“This court, after careful and lengthy consideration, finds that the allegations in the plaintiffs’ petitions do not give rise to a federal cause of action,” Ezra said during the brief hearing. “I’m sure and confident that both the plaintiff and defendants will get a comprehensive hearing of all issues in the state court.”

Attorneys for the Redus Family, including lead attorney Brent Perry, will now seek a trial date in state court, unlikely this year.

“We’re going to make things happen sooner rather than later, that’s been our goal the whole time,” he said.

Brent Perry, lead attorney for the Redus Family, answers questions about Tuesday's ruling to remand the Redus case to state court. Photo by Iris Dimmick.

Brent Perry, lead attorney for the Redus Family, answers questions about Tuesday’s ruling to remand the Redus case to state court. Photo by Iris Dimmick.

Ezra also ruled that UIW’s motion to move the case to federal court was not without legal cause, and therefore UIW will not pay the Redus Family’s attorney fees for the federal hearings.

“Given the complexity of this issue and the absence of Fifth Circuit (Court) direct precedence, the court does not find that the removal was objectively unreasonable and therefore (awarding) attorneys fees (to the Redus Family) is unwarranted.”

It did delay the process by about five months, Perry said. “I’m not saying they didn’t have a legal argument – they used a legal argument to get it delayed.”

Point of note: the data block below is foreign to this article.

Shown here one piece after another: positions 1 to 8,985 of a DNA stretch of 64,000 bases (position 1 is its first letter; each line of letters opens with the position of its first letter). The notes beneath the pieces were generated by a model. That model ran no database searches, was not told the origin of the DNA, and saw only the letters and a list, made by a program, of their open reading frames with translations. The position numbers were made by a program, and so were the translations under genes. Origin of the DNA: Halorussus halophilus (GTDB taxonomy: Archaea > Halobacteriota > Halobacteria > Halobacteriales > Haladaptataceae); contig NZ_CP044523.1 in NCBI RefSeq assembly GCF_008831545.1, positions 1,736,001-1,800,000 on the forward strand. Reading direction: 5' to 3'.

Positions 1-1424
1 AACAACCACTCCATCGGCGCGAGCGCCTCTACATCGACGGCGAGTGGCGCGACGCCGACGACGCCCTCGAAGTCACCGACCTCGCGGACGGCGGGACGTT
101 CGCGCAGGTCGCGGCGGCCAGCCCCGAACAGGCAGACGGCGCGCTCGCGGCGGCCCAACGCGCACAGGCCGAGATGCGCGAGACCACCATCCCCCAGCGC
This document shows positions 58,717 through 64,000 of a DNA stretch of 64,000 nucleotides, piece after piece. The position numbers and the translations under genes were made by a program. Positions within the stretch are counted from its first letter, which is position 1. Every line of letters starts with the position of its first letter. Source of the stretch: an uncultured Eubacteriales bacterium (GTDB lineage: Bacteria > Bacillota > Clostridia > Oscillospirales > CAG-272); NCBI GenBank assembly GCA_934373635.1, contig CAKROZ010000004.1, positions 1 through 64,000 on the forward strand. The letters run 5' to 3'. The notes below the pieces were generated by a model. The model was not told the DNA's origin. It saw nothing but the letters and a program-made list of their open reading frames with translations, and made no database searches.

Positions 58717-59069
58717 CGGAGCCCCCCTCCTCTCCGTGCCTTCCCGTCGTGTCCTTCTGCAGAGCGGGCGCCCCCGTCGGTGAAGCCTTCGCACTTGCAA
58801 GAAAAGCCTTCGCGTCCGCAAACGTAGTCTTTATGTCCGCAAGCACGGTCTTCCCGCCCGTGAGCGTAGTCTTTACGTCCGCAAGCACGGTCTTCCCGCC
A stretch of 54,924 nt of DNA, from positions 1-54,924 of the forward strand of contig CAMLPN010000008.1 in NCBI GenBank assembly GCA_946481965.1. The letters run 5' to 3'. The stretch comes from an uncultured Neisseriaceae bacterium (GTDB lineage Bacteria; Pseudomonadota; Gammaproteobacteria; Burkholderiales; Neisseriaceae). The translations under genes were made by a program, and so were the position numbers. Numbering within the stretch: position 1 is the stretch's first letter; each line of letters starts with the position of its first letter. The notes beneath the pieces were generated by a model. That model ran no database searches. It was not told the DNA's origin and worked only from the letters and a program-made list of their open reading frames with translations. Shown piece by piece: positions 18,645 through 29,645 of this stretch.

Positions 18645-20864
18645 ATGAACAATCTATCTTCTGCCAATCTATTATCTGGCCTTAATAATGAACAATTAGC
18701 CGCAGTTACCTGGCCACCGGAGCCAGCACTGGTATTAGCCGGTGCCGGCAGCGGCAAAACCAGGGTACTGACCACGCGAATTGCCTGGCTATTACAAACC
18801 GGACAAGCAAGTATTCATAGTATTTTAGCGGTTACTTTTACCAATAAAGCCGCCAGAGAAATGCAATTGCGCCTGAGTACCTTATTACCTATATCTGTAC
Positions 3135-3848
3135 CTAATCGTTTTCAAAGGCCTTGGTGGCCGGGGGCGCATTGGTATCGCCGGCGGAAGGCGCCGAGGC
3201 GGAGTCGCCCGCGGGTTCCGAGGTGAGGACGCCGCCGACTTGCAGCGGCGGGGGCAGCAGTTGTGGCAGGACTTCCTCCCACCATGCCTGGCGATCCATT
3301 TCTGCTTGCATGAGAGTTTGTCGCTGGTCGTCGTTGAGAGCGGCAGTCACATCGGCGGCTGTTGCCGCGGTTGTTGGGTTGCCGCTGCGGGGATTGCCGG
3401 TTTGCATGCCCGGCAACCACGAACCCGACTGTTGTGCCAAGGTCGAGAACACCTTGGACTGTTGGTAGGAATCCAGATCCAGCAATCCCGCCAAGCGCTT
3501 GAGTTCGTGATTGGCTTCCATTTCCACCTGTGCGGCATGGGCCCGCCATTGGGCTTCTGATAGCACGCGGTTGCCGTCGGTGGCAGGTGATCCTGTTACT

The disposition of the recording – which includes audio taken from a microphone worn by Carter and video taken from the rear-facing video camera in Carter’s police vehicle –  will be decided in state court.

“The audio will eventually be released and when we get to state court we’ll push for that,” Perry said.

Read more about Cameron Redus’ life, death, and family’s lawsuit here.

The Redus Family has received permission from UIW lawyers to hold a candlelight vigil on Dec. 6, the anniversary of Cameron’s death, on campus. Details are still being worked out between the family and UIW and will be released soon.

*Featured/top image: William Redus (left) walks out of the federal courthouse with his brothers and parents, Valerie and Mickey. Photo by Iris Dimmick.

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8 thoughts on “UIW Loses Bid To Move Redus Lawsuit

    • I had not kept up with this case….not allowing more evidence out makes it look like UIW is hiding something. They should just let the truth out. In the end the truth will come out and UIW is following in the pattern of when priests were molesting children and the Church was basically hiding it all. I am apalled and feel so sad for Cameron and his family.

  1. Ms Dimmick: Thank you for your continuing attention to this case. As someone from outside Texas, I cannot understand how a Catholic university (or any non-government organization) is allowed to run a police department. My own Catholic college in Northern California operates a private security “public safety” department, and I think this is the norm outside of Texas. The security employees are unarmed, only patrol the campus, and bring in the local police only if a serious crime is committed. In law, police power belongs exclusively to the government. As such, I don’t get why a religious organization like UIW can exercise police power without violating the constitutional principle of separation of church and state.
    Moreover, I wonder why management at the Archdiocese of San Antonio hasn’t pulled rank and forced UIW to disband their police department, seeing it for the enormous liability that it is. UIW should simply hire private security guards instead, and use the City of Alamo Heights PD for more serious matters.